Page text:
I have the honor, and the priviledge, to write about one of our Fallen Brothers.
Ten years ago, the world stopped turning. When the four planes crashed, Fire, EMS, and Police were mobilized to help comb through the disaster, to do what we were trained to do for years; save lives. The brave men and women banded together to save hundreds of people from stairwells, piles of rubble and ash, and from various floors of the towers and rings of the Pentagon, but as is the risk for all of us when we gear up every morning, many of those who ran in did not go home that day.
Today, I am writing about Paramedic Carlos Lillo. He was one who did not go home that fatefull day.
I can honestly say that, before this, I knew very little about Paramedic Lillo, but now, from reading the website created by his brother, I can say I know a bit more about the wonderful man he was. I looked about the site initially and saw the normal fare for memorial sites, but something buried in the site captured my interest. It was a link to handwritten notes from his partner that day, Roberto Abril. Knowing partners, I figured I’d find something interesting in there as well. What I read caused my heart to break.
Their morning started off normally, the same way any of ours would. When the news of the towers being struck hit, Carlos’s first thought was to his wife who was working on the 64th floor; he wanted nothing more than to get to her. Roberto wrote about how he kept calling his wife frantically, desperately trying to get a hold of her to find out if she was okay. I can only imagine how he felt about not knowing the location of his beloved wife.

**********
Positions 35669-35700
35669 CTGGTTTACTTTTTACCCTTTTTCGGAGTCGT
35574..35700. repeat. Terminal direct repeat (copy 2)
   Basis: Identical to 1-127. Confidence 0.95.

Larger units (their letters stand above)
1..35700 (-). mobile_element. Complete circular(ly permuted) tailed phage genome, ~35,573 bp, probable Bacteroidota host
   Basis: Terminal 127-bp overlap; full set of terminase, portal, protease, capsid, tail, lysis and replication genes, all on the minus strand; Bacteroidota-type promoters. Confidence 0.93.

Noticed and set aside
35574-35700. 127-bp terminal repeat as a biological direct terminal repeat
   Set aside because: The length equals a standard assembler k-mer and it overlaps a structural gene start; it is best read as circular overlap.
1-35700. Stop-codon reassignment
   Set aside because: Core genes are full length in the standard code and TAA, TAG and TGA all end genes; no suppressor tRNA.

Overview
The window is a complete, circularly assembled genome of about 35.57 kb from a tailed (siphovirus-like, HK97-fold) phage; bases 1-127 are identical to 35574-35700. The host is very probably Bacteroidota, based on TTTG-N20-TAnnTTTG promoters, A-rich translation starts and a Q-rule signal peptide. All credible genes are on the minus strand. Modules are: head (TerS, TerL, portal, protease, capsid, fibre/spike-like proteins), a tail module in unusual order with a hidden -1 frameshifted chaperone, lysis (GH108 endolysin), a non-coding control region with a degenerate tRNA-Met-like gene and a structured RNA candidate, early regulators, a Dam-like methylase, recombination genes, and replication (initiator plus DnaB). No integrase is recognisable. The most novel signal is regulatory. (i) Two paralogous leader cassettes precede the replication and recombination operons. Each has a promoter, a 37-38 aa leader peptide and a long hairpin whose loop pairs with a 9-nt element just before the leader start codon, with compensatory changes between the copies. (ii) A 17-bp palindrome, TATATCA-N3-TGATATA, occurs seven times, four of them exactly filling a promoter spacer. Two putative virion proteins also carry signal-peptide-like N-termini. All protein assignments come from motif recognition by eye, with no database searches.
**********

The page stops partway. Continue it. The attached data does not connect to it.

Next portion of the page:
Once they arrived, Carlos got out of the ambulance and looked back long enough to tell his partner he’d be okay, to not worry, and he was gone. I can only imagine that, along the way, he stopped to render a kind word or some sort of aid to those he found. Whether it was the, “You’ll be okay, someone is coming…” or to just touch them, to let them know that someone was there to help, he did as such. He ran into the towers, frantically searching for his wife. She in turn was trying to call him, to let him know she was okay. His devotion to his wife and to his calling to help, protect, and save led him running into a scene where, even some of the strongest members of our craft ran from. He searched for her in vain, but I believe he also continued to render aid until the moment the towers collapsed.
I found myself wiping tears from my eyes, imagining myself in place of his partner, knowing that the moment he ran from the truck was going to be the last time he would be seen.
That day, a Brother made the ultimate sacrifice. I thank him, and the other 342 members of public safety who lost their lives that day, as well as the thousands of people; Black, White, Asian, Muslim, Catholic, Jewish, Arabic, ect.
To Medic Lillo’s family, I am sorry, so very sorry for your loss. This is a wound that time will not be able to heal completely, but I thank you from the bottom of my heart for shaping him into a man that was willing to make the ultimate sacrifice in the face of unrelenting danger.
To Medic Lillo, I thank you for making the ultimate sacrifice. I know that you were met on the other side and given a heros’ welcome. I thank you for being the hero, for doing what you loved until the very end. Thank you.